February 2024

Dear Friends,

Happy New Year! Since ancient times, dance has been an important part of life and living in Iran that cannot be denied. By means of social media, dance in Iran has become a means of inspiration and social statement in recent years. First, starting in March-April 2020 amidst the surge of the Corona virus epidemic, viral videos circulated of doctors and nurses in Iran dancing to boost their morale, to deny defeat, to conquer fear. Now, late last December, a 70-year-old fish market stall owner nicknamed “Booghy” sang and danced in public in Rasht, Iran. A video of this moment of Sadegh Bana Motejaded, 70, gyrating became an upbeat symbol of civil disobedience and a demand for freedom and happiness. A new form of protest began rocking Iran to the embarrassment of their clerics: a viral dance craze set to an upbeat folk song where crowds clap and chant. In the streets, sport stadiums, classrooms, gyms, restaurants, and anywhere people congregate, videos have captured Iranian men and women of all ages moving their hips, swirling their arms in the air, and chanting the song’s catchy lines. This is particularly significant in Iran, where dancing in public, especially by women and between men and women, is banned.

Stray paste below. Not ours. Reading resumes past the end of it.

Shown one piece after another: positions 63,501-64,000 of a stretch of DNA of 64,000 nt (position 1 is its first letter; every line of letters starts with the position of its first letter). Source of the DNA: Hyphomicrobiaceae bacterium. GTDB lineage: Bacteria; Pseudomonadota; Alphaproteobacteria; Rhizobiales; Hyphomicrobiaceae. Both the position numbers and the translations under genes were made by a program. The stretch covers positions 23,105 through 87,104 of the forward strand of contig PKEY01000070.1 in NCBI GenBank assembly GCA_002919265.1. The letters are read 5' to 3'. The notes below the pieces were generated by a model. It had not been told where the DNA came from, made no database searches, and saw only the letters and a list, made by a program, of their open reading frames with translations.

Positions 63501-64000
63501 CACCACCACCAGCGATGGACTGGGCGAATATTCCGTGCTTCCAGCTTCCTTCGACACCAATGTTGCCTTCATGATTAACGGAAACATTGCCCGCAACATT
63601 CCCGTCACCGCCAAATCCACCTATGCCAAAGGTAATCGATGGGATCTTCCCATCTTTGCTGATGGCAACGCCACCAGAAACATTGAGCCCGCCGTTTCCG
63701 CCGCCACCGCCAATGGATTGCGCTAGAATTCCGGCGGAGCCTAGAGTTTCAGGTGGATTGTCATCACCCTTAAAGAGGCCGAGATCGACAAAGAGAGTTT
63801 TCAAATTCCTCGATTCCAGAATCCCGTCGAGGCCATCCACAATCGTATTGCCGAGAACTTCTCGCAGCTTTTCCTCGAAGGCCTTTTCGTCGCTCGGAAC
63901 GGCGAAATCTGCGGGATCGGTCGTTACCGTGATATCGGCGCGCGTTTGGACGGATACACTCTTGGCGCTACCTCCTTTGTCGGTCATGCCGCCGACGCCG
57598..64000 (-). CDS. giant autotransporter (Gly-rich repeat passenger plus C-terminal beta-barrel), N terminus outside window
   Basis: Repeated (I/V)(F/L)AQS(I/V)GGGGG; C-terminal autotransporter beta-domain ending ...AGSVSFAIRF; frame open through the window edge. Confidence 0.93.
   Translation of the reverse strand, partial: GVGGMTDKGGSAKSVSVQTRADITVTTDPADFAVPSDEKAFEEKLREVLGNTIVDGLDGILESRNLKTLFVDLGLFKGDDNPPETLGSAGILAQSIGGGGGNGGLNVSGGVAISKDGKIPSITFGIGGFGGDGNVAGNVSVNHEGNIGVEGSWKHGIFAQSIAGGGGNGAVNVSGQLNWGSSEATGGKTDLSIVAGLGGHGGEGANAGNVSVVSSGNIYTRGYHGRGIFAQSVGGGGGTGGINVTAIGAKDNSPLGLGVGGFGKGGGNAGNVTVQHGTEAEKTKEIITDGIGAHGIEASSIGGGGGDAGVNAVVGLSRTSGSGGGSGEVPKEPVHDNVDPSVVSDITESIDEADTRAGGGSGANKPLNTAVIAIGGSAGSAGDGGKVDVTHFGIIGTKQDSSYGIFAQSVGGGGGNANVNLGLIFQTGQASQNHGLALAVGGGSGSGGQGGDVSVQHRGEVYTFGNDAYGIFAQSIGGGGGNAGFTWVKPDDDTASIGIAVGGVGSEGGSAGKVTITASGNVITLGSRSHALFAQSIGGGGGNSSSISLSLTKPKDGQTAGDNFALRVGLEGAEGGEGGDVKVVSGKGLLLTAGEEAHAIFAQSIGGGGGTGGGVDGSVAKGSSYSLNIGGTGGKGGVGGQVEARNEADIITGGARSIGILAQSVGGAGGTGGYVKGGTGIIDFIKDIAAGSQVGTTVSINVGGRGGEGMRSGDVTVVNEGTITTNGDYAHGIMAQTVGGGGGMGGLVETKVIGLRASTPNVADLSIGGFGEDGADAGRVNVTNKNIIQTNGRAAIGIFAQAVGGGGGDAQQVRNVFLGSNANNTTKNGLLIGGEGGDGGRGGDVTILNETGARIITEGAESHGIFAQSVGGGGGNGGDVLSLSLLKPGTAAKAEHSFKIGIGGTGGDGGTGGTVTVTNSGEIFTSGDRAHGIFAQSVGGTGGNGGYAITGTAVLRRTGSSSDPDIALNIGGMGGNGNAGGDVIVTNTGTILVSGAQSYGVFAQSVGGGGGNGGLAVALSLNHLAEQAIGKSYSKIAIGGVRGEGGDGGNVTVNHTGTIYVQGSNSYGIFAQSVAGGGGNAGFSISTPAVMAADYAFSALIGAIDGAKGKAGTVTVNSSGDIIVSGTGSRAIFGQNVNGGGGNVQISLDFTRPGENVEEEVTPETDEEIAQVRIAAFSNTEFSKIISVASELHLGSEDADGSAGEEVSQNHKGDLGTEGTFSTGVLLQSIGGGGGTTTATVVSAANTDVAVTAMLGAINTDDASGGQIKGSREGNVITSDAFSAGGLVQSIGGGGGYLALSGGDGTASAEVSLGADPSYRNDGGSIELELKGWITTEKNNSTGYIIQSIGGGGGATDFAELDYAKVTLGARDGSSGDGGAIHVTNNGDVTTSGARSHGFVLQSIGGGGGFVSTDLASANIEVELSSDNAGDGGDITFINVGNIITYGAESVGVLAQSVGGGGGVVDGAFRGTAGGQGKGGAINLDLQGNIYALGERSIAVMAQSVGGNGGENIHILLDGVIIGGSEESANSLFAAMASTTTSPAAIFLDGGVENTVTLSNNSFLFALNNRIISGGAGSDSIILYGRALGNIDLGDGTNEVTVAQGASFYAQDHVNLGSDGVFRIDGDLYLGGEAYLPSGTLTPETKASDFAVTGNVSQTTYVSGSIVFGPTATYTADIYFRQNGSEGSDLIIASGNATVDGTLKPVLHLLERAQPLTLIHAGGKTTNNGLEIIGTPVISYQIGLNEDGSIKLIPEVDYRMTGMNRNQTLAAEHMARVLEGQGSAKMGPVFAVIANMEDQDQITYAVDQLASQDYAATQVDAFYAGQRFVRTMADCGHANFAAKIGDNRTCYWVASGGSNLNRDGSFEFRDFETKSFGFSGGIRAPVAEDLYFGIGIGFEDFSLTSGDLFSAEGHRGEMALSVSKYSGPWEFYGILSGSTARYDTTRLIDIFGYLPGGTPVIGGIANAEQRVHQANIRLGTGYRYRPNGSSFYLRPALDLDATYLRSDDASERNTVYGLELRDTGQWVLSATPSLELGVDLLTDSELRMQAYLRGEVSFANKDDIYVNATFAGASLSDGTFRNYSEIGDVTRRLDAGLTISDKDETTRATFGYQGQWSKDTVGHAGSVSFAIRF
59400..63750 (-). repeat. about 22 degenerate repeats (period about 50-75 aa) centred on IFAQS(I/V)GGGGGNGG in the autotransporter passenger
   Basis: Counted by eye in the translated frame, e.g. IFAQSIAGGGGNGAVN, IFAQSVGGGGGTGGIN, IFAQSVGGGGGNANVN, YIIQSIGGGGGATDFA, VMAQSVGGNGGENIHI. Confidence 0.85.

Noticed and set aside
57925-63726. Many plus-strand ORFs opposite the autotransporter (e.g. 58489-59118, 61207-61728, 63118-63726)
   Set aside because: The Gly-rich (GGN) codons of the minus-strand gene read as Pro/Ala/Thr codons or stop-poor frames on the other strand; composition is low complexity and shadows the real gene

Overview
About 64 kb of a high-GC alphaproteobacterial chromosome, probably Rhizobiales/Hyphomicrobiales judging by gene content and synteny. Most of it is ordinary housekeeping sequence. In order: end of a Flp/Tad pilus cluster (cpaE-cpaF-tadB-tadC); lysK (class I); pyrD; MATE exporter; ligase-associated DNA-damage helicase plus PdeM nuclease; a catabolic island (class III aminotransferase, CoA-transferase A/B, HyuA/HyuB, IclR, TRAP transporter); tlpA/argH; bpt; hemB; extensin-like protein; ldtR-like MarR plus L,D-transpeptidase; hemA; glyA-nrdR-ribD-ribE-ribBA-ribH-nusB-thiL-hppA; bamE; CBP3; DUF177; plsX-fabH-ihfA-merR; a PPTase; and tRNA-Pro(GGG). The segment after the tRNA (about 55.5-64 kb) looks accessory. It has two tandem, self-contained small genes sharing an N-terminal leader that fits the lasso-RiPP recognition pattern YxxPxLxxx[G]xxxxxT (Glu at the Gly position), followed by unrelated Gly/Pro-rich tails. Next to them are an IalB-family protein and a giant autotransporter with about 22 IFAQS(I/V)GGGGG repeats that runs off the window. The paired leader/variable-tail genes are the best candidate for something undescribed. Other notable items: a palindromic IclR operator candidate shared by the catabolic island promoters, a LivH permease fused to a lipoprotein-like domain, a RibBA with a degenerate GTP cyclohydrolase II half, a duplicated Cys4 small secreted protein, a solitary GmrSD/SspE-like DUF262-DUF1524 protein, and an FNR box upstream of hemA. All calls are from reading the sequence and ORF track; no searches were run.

Whenever we look deep inside our dance we come to realize as human beings how we are all connected. Dance creates peace, love, harmony, and understanding among all people. Dance is our universal language. Dance can be our cure. Dance can call forth the winds of change.

A tremendous thank you to the Sacramento Zoroastrian Center and Director Sadegh Hatefi for inviting me to perform for their Sadeh Festival last month. I wish also to thank all the donors and sponsors who have given generously to the Simorgh Dance Collective recently. This helps us continue our mission bringing the traditional art of Silk Road music and dance alive for the public. This month I am excited to be teaching workshops and performing among friends in Massachusetts, New Hampshire, and Connecticut.

Wishing to see you soon in dance where ever you are,

There are winds of destiny that blow when we least expect them. Sometimes they gust with the fury of a hurricane, sometimes they barely fan one’s cheek. But the winds cannot be denied, bringing as they often do a future that is impossible to ignore.

-Nicolas Sparks, American novelist and screenwriter (b. 1965)

About farimadance

Farima is an award winning, internationally acclaimed performing artist, instructor, dance ethnologist, and archaeologist.  Recognized as one of few world experts and scholars of Persian dance history, Farima infuses spirituality into her dance and teachings to impassion, empower, and inspire.